Before I get into whether or not The Taking of Pelham 1 2 3 is any good (which is what we all came here for), I have to do what amounts to a public service announcement. It’s not directed at anyone specifically, although you can certainly feel free to believe that it is.
Consider it a lesson for life, but if you’ve got an actor that recently dressed in drag and in a fat suit simultaneously while singing songs about busting loose on the dance floor, you might want to avoid introducing his character in your movie by slow-mo-ing a closeup of his face to the hook of Jay-Z’s “99 Problems.” Yes, it’s a bad ass song, but you’ve still got to make your character look a bit more bad ass before he gets to walk into the scene to Hova.
That being said, The Taking of Pelham 1 2 3 is actually a fairly capable flick. Despite Tony Scott’s best laid plans to shake my eyeballs loose from my head with his MTV-style editing in the first start-and-stop ten minutes, the rest of the film goes on to set up a stark hostage scenario where the stakes keep getting higher and the human lives at stake are in real danger.
Walter Garber (Denzel Washington) is the unlucky dispatcher who gets the call from Ryder (John Travolta) and a band of armed hijackers who have taken over the Pelham 1 2 3 subway train, demanding $10 million be delivered in one hour, and promising to kill a passenger every minute past the deadline.
What works about Pelham is that, despite being high concept, there’s a solid focus on the characters that gives us shades of who they are without getting too preachy or attempting to get deeper than it needs to. This, I would credit to the writing of Brian Helgeland who has churned out more than his fair share of thrillers and suspense. The writing is closer to Man on Fire than L.A. Confidential, but hell, Man on Fire was a pretty great movie, too.
Helgeland balances those character moments with action beats that usually amount to the severe threat on a person’s life. The writing also tends to reveal more personally about the characters during those action beats – which works really well. Ryder’s inability to see people as innocent, his need to blame others for his own actions. Garber’s self-sacrificing nature even when he’s doing something unethical. Both meet in the middle in a strange way that adds another layer to what could have been a direct-to-DVD movie about a group of people trapped underground. (Did anyone else see Fire Down Below?)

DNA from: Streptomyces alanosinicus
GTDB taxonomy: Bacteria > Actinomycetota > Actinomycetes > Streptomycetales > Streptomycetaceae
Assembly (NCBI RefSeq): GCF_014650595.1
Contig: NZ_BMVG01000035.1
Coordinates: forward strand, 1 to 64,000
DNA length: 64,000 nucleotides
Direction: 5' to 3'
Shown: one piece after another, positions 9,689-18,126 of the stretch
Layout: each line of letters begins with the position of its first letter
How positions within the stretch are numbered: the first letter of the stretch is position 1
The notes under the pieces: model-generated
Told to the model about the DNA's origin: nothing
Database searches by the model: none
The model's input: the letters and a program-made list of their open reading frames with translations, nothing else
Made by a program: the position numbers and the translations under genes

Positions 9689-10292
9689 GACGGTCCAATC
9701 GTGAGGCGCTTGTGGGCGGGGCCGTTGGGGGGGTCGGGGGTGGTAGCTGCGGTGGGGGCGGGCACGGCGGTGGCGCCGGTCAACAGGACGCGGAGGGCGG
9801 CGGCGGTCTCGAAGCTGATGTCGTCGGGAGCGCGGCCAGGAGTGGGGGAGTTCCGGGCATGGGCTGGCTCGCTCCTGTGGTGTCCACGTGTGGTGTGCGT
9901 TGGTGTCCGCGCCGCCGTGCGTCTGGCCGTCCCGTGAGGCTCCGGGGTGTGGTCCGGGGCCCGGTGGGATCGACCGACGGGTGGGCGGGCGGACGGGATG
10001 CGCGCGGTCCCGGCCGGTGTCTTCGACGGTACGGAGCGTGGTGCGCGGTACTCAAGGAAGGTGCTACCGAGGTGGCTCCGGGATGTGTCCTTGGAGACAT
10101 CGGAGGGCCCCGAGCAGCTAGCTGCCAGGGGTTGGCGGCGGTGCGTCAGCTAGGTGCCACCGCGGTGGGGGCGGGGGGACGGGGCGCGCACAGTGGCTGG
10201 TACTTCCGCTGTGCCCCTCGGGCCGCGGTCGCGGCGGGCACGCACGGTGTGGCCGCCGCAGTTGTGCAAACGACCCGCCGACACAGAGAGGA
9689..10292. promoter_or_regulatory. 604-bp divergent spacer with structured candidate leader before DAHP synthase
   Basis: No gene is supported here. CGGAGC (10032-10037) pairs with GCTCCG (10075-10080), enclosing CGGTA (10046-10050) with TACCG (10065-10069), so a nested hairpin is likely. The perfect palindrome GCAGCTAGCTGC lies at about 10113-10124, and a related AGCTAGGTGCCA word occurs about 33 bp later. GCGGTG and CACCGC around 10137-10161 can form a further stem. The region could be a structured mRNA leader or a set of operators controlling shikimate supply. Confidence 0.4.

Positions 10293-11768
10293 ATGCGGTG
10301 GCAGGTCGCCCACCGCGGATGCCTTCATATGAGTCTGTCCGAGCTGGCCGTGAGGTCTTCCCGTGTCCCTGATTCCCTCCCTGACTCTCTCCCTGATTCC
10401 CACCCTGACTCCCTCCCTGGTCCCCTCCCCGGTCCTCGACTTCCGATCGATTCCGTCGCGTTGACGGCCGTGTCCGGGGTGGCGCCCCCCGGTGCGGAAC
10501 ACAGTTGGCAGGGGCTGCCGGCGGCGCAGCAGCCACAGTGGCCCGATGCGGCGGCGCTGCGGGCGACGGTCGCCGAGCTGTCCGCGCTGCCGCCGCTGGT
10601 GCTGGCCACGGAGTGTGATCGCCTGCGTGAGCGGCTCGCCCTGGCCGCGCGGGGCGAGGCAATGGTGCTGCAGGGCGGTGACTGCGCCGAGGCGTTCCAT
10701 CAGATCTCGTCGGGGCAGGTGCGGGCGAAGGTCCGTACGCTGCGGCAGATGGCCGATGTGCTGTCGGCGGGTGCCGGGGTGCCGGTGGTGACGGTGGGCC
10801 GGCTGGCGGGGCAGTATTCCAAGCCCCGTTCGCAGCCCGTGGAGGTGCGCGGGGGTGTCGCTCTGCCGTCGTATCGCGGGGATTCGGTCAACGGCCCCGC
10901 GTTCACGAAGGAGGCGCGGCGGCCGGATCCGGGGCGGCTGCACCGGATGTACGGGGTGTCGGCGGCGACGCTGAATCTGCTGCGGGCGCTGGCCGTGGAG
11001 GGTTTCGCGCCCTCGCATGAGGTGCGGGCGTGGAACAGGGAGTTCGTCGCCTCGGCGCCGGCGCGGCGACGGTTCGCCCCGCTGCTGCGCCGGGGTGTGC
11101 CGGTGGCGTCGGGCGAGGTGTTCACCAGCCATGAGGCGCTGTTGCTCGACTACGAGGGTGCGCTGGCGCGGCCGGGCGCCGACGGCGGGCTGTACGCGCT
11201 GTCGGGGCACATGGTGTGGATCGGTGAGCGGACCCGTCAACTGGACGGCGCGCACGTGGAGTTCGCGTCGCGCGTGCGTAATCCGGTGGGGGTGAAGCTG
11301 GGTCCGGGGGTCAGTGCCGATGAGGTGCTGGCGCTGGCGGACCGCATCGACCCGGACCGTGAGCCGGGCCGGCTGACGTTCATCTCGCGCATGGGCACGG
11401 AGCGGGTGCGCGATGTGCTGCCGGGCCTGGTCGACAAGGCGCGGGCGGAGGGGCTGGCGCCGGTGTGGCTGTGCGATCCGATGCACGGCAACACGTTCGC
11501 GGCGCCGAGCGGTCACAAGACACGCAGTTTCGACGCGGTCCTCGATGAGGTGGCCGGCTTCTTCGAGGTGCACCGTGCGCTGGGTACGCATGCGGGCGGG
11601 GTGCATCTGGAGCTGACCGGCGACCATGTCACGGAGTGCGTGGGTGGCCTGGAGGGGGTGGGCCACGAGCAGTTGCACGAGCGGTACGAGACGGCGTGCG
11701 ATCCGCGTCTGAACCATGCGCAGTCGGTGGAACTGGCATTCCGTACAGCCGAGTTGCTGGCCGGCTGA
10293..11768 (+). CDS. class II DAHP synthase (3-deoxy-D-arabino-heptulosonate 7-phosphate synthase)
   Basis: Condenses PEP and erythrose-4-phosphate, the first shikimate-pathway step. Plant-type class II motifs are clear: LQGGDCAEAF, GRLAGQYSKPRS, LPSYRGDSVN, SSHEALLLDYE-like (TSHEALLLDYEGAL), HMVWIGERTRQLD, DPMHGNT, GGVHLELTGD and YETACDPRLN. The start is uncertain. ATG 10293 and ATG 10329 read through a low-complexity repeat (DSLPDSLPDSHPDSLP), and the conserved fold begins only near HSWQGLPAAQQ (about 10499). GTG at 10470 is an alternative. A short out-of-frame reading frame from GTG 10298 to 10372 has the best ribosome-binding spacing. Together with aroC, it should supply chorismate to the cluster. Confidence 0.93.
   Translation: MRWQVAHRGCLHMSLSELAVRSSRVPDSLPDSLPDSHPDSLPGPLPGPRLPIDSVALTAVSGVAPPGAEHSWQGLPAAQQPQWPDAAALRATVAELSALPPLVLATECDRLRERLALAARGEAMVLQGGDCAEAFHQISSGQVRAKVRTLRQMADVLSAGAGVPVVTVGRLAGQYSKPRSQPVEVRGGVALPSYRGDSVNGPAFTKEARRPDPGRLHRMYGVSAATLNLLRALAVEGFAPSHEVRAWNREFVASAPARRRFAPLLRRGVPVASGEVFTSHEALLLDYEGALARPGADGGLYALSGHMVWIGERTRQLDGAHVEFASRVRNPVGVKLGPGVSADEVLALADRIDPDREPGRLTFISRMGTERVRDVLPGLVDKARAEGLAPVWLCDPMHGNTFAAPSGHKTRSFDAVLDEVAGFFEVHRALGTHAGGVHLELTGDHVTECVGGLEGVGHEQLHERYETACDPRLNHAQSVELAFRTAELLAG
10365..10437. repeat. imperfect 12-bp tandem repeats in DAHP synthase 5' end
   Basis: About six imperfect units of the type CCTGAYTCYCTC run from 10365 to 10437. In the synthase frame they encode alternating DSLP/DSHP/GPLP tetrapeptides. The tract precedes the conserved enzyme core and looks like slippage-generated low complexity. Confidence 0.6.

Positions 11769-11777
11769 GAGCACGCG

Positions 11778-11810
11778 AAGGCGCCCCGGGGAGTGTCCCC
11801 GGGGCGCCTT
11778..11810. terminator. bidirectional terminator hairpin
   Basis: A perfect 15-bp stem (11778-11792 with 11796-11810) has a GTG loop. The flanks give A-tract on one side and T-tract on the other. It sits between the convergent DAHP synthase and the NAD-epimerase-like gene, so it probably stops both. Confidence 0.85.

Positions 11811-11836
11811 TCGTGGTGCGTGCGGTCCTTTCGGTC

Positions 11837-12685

There’s no doubt that Washington’s character Garber is the main focus. Even if he wasn’t, the level of acting talent Washington brings to the table would have elevated him to the forefront anyway. There’s no actor working in Hollywood today that plays the role of the reluctant hero better. Somehow, Washington is able to create an everyman character who you have no trouble believing can rise to the occasion if necessary. He’s basically John McClane if Die Hard were about some schlub off the streets instead of a cop.
But in certain ways, the film could have been renamed Deja Vu 2: The Taking of Pelham 1 2 3. I’m sure some audiences will check it out without knowing Tony Scott directed both, and they’ll instantly be able to recognize the style, probably accusing the director of ripping off his own work.
My main concern after seeing the opening scenes (other than trying to find my seizure medication) was that Travolta was going to drag the movie down. Luckily, his Ryder is fairly strong – usually when he calms down and focuses on what the character is doing. Travolta has a tendency to force how rough and rugged he’s supposed to be (mostly with shrieking outbursts), and it’s either Helgeland’s fault or the actor’s fault for not catching it, but Travolta sounds like a Dachshund pretending to be a Bulldog whenever he curses. And he curses a lot.
Still, he’s not totally miscast. But the film itself does a worse job of trying to be bad ass when it isn’t – mostly through the use of freeze frame images that flash how much time is left before the deadline ends and a google maps-style fly over of New York City showing where the money is en route to the drop location. However, these elements actually grew on me as the movie progresses, and I learned to lean heavily on how much time was left. Had that time been used flippantly, it would have been the most annoying element of the film, but since the time is basically humanly accurate (unlike most movies where a hero has time to talk his lady friend into marriage, say goodbye to his best pal, then disarm a bomb all within 15 seconds), it becomes a cool feature that justifies its early use.
Unfortunately, they are still gimmicks living within an otherwise pretty passable movie. I say passable because there’s nothing that goes beyond a decently fun crime movie into mind-blowing territory. Washington is great as the guy he’s come to exclusively play, Travolta is decent, and the supporting cast (specifically John Turturro and James Gandalfini) is strong – but the film plays out basically like you’d expect it to. Like it has to, I would think. So it doesn’t stick with you in any way. That’s not necessarily a bad thing, especially if you’re in the mood for a popcorn flick, but it felt a little like actual deja vu as I sat in the theater watching Denzel Washington try to save the city again.
The movie’s saving grace is its unwillingness to pull punches. It could have easily set up a hostage situation and played the tension out from that one scenario to the very end, but if there’s one strong suit to Ryder (and how Travolta plays him), it’s that he seems unconcerned with death. He’s a very real terrorist, and if he threatens to do something, he’ll do it. The response is sometimes shocking, sometimes expected, but it’s great to see a hostage-taker that just bluffs all the time in hopes that the money will come through.